U.S. President Barack Obama has authorized reconnaissance flights over Syria as ISIS militants continue to gain ground in the war-ravaged nation, a U.S. official told CNN.
The flights - seen as a forerunner of possible U.S. airstrikes against ISIS in Syria - could begin at any point, the official said Monday.
"In general, when you're thinking about conducting operations like that, you certainly want to get as much of a view on the ground as you can," Pentagon spokesman Rear Adm. John Kirby said earlier Monday in a conversation with CNN's Wolf Blitzer.
"Satellites can provide you good visibility, but you always want closer eyes on target if you can," Kirby said, before Obama's decision was made public.
Concerns have been intensifying over the threat posed by ISIS after the extremist group posted a video last week showing the beheading of captive American journalist James Foley.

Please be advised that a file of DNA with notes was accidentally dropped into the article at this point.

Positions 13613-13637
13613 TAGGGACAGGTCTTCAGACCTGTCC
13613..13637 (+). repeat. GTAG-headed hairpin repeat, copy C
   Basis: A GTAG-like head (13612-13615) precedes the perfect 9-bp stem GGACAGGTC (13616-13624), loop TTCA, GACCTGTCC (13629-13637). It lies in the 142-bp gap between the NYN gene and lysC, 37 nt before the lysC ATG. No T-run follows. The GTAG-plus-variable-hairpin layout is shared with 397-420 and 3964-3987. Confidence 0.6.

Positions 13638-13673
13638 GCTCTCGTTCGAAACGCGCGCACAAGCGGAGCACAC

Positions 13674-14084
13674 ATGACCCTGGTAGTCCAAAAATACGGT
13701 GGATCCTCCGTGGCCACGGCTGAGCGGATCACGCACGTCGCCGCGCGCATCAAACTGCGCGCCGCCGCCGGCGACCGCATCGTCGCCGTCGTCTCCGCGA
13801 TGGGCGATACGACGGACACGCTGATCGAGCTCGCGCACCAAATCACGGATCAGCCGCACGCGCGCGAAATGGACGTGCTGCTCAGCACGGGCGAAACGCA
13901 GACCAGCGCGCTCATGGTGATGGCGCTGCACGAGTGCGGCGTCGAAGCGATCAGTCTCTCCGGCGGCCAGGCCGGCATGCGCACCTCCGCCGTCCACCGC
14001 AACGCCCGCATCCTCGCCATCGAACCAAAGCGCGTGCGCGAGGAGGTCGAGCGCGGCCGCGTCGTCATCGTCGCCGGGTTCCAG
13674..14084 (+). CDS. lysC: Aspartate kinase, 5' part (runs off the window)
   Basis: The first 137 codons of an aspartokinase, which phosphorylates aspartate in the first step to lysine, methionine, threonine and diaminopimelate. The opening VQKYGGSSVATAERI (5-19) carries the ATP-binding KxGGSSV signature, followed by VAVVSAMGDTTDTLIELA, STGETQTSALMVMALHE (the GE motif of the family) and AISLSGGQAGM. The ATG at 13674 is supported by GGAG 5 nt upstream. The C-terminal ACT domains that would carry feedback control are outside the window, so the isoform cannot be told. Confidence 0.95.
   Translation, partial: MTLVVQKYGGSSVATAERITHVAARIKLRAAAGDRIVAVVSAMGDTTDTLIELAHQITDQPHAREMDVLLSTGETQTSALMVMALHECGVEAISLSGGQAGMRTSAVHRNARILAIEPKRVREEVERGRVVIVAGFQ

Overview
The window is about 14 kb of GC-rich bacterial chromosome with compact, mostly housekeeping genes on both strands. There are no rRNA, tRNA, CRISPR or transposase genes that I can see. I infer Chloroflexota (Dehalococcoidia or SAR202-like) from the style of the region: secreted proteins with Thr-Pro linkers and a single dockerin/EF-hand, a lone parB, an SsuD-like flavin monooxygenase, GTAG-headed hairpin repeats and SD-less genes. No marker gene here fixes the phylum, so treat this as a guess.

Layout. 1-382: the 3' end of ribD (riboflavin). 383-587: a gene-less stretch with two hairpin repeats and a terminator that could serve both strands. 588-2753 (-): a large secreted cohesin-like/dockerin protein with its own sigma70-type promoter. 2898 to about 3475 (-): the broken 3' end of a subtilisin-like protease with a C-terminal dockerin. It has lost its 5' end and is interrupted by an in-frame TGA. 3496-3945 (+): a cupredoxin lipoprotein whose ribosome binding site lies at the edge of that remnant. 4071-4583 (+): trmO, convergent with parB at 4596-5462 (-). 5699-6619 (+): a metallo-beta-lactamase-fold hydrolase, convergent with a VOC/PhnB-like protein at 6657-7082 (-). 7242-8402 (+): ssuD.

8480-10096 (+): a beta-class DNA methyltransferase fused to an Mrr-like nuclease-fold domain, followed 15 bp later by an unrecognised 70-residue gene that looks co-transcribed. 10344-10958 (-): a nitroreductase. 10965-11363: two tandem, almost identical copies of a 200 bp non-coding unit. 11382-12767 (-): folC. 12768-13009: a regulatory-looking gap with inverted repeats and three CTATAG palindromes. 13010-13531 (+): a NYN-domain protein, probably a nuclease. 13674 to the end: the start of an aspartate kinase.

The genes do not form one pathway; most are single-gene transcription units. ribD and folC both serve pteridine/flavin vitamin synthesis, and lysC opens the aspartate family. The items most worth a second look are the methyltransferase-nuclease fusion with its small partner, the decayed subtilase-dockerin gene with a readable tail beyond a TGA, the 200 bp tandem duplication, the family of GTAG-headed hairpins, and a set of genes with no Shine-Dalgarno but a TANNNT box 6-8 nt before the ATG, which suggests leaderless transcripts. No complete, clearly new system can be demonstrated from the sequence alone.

The United States has already been gathering intelligence on the locations of ISIS leadership and troops in Syria, two U.S. officials told CNN on Friday.
U.S. reconnaissance assets are likely to be looking for a variety of sites including "equipment parks, training centers, encampments, the sorts of facilities and buildings where ISIS perhaps has its governing facilities," said retired Col. Peter Mansoor, an ex-aide to former CIA Director Gen. David Petraeus.
The U.S. military began carrying out airstrikes against ISIS positions in Iraq this month, helping Kurdish and Iraqi forces halt the Islamic extremists' murderous advance. It has also sent military advisers to Iraq.
See more on this developing story on CNN.com